Referring to FIG. 9, there is shown a switch assembly 60 which is associated with the keypad 8. As seen in FIG. 9, the entire contact assembly 60 is fabricated on a single thin sheet 59 of Mylar. The Mylar sheet 59 has impressed therein by photographic means a plurality of contact areas 62. Each contact area 62 is associated with one of the buttons 41 as shown in FIG. 5. The contact areas 62 are impressed on the Mylar sheet 59 by means of thin silver conductive elements. Each of the contact area 62 is associated with an outer peripheral ring 63 having four equally spaced triangular projections 64 which extend in towards the center of the outer peripheral ring 63. As seen, the outer peripheral ring 63 is a partial circle having an opening 66. The outer peripheral ring 63 forms one switch contact. The center of the outer peripheral ring 63 is characterized by having a T-shaped or cross-shaped conducting section 65 which is insulated by means of the Mylar from the outer peripheral ring 63 and triangular tabs 64. As can be seen, the lower branch of the T-shaped conducting section 65 passes through the opening 66 of the outer peripheral ring 63. Each T-shaped conducting section 65 is the coupled to a first conductive line area 70 while each outer peripheral ring is connected to a second conductive line area 72.
As shown in FIG. 9, nineteen congruent apertures 61 are positioned on the Mylar sheet 59 to receive the nineteen mounting posts 15 when the Mylar sheet 59 is inserted into the internal hollow 22 of the frame member 10. Thus, the congruent apertures 61 function to secure the Mylar sheet 59 to the frame member 10. The congruent apertures 61 also function to align the contact areas 62 on the Mylar sheet 59 with the conductive disks 50 on the buttons 41. In this manner, the frame member 10 and switch assembly 60 snap together.
As previously described, each button 41 has a conductive disk 50 corresponding to a contact area 62. As one can ascertain from the construction shown in FIG. 9, when a button 41 is depressed, the conductive disk 50 associated with the button 41 impinges and touches both the T-shaped conducting section 65 and a triangular projection 64. In this manner, second conductive line 72 is connected to the first conductive line 70.
AS shown in FIG. 9, second conductive line 72 is directed to an output tab 83 by means of first conductor 80 while first conductive line 70 is associated with the same conductor tab 83 by means of second conductor line 81. As seen, each of the contact areas 62 as shown in FIG. 9 is associated with a suitable conductor 80 and 81 on the output tab 83. The contact areas 62 and output tab 83, including all connections, as indicated, are fabricated on a single Mylar sheet 59 which is formed by means of a mask employing photographic techniques and having silver conductive lines. The side of the contact area 62 which faces the conductive disk 50 is further coated with a conductive carbon layer to prevent silver migration as is known in the art.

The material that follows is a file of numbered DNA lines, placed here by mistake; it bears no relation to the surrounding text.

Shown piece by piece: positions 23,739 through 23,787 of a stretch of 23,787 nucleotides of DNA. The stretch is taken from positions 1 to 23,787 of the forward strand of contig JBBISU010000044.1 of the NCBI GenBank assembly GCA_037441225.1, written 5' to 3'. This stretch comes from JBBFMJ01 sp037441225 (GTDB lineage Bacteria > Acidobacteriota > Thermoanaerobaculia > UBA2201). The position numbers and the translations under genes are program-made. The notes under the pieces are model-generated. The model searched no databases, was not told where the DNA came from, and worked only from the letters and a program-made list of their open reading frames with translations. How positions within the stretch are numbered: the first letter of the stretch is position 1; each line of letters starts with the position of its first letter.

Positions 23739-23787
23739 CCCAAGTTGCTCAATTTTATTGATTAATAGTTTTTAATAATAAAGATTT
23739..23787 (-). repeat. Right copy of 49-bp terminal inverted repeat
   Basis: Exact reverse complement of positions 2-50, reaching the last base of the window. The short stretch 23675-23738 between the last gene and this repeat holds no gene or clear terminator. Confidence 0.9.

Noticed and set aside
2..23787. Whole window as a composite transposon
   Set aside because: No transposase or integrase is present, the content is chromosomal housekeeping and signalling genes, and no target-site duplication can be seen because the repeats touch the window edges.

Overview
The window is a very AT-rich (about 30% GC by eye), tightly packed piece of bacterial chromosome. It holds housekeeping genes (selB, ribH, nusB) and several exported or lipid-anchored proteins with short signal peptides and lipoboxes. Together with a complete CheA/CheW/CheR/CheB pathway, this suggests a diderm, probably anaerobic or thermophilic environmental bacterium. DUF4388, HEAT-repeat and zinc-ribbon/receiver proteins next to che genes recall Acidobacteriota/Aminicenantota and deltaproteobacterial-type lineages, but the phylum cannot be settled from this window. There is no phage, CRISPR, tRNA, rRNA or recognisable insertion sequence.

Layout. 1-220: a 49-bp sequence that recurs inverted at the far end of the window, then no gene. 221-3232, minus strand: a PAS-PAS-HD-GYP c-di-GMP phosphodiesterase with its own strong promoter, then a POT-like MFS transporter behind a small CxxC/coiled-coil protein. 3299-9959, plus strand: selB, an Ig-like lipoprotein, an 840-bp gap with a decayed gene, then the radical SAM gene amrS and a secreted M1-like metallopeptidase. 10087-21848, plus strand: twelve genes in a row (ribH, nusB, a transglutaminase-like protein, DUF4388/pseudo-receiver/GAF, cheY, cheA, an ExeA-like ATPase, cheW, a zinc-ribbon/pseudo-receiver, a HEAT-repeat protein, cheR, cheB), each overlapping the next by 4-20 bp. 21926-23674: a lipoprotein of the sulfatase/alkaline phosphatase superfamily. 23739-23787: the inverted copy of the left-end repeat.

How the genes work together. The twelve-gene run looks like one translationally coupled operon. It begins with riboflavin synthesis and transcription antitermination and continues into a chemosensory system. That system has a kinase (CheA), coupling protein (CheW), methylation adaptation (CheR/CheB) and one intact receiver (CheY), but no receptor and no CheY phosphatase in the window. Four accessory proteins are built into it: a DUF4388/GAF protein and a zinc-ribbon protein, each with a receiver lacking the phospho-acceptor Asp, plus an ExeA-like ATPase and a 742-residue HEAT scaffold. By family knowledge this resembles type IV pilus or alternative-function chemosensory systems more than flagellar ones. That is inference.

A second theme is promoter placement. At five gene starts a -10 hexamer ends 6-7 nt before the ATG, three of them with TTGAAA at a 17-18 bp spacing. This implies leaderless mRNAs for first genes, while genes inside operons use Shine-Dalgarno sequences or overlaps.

As one can see, based on the configuration of the contact area 62 associated with each button 41, the extending triangular projections 64 in conjunction with the T-shaped conducting section 65 operates in such a manner that when a suitable button 41 is depressed, the conductive disk 50 will always contact at least one of the triangular projections 64 while also contacting the T-shaped conducting section 65. Thus, the outer peripheral ring 63 has the equally spaced triangular projections 64 which extend towards the center thereof. Located between the triangular projections 64 is the upper branch of the T-shaped conducting section 65 as shown in FIG. 9. The lower branch of the T-shaped conducting section 65 is located between the triangular projections 64 as well and extends through the opening 66 to contact the terminal first conductive line 70. The conductive disk 50 is of a smaller diameter than the outer peripheral ring 63 and is positioned centrally or coaxially therewith to assure that contact will be made through the conductive disk 50 to connect the T-shaped conducting section 65 to the outer peripheral ring 63. In this manner one will always operate the keypad 8 even though the button 41 is not pressed at the dead center. Hence, the button 41 can be pressed at the side or anywhere else on the surface, and as long as the force imparted is sufficient, the button 41 will make reliable contact.
Referring to FIG. 10, there is shown a keypad back plate 85. The keypad back plate 80 has a plurality of back plate apertures 84 which are congruently formed to receive the nineteen mounting posts 15 associated with the frame member 10 of FIG. 1.